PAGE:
Thursday, April 08, 2010

Russia / Georgia / Circassian Genocide

Circassians in North Caucasus Hail Georgia's Move on Recognizing Genocide
By Valery Dzutsev
Politicom (Moldova), April 5, 2010
"[...] The conference 'Hidden Nations, Enduring Crimes: The Circassians & the Peoples of the North Caucasus Between Past and Future' took place in Tbilisi, Georgia on March 20-21. The Jamestown Foundation and Ilia State University of Georgia co-sponsored the event. Conference participants prepared two separate statements addressing the Georgian parliament with pleas to recognize the genocide of the Circassians and the Chechens in the eighteenth and nineteenth centuries ( The issue of the Circassian genocide in the nineteenth century is an especially sensitive topic for Russia, as the Circassians insist that the Sochi Olympics in 2014 should not be held in what they consider to be 'the land of genocide,' where their ancestors were partly slaughtered and partly expelled en masse by the Russian army.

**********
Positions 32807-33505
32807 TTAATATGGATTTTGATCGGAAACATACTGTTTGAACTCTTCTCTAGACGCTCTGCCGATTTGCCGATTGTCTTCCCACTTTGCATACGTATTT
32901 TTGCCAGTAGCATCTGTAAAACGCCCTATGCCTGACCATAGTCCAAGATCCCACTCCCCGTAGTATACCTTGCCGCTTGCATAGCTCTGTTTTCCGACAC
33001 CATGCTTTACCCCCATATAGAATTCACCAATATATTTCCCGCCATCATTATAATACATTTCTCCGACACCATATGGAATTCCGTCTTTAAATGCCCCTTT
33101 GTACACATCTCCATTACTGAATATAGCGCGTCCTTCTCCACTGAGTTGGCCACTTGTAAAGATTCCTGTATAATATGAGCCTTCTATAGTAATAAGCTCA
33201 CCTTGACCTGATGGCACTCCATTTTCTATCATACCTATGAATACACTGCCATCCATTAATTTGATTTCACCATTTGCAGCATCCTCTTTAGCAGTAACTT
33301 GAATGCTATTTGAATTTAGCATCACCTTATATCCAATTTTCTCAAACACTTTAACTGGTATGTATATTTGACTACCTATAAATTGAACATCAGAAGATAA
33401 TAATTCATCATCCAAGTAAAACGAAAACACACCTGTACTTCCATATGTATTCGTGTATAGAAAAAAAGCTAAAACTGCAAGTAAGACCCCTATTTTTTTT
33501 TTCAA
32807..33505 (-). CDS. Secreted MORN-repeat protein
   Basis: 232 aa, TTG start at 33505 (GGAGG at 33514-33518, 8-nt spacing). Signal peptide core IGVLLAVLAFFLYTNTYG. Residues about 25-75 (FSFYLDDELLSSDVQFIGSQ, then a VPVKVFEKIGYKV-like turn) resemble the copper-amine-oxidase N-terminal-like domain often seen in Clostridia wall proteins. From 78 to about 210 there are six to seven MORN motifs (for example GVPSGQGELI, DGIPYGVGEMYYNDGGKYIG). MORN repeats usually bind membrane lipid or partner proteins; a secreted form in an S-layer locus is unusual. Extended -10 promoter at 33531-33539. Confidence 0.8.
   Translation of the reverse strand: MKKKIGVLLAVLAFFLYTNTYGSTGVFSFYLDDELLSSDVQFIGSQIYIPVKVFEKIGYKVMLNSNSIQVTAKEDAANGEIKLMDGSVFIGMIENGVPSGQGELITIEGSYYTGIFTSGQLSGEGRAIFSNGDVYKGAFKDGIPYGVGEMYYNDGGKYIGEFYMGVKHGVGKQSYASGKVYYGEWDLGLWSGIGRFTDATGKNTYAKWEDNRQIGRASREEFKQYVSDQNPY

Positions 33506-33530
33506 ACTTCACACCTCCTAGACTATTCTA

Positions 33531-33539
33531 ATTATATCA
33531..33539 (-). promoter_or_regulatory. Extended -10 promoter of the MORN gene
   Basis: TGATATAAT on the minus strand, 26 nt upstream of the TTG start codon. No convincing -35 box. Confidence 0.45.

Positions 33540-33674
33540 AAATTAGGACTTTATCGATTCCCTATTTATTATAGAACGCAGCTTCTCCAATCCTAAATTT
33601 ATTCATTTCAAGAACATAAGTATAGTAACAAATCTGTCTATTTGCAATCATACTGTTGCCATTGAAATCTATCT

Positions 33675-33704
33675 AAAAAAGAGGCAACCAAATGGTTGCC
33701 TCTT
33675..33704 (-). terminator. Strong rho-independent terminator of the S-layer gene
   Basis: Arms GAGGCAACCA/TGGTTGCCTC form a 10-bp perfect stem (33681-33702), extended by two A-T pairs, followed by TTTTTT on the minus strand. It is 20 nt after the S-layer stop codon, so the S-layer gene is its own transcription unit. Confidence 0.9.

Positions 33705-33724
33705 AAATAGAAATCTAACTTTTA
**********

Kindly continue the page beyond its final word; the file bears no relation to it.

Today an estimated 90 percent or 6-7 million of the Circassians live outside their homeland in the North Caucasus, mainly in Turkey and the Middle East. The remaining 700,000 are split between three republics of the North Caucasus -- Adygea, Karachaevo-Cherkessia and Kabardino-Balkaria. Only in Kabardino-Balkaria do the Circassians comprise a majority of the population. The overwhelmingly positive response was even more remarkable because the Russian government appeared to have pressured the Circassian activists prior to the conference in Tbilisi, so that most of them living in the North Caucasus could not make it to the conference. Another important factor is that some Circassians feel very strongly about the Georgian-Abkhaz war of 1992-1993, as the Abkhaz and Circassians are ethnic cousins. Russian-Georgian relations have reached a nadir since the August 2008 war between the two countries. [...]"

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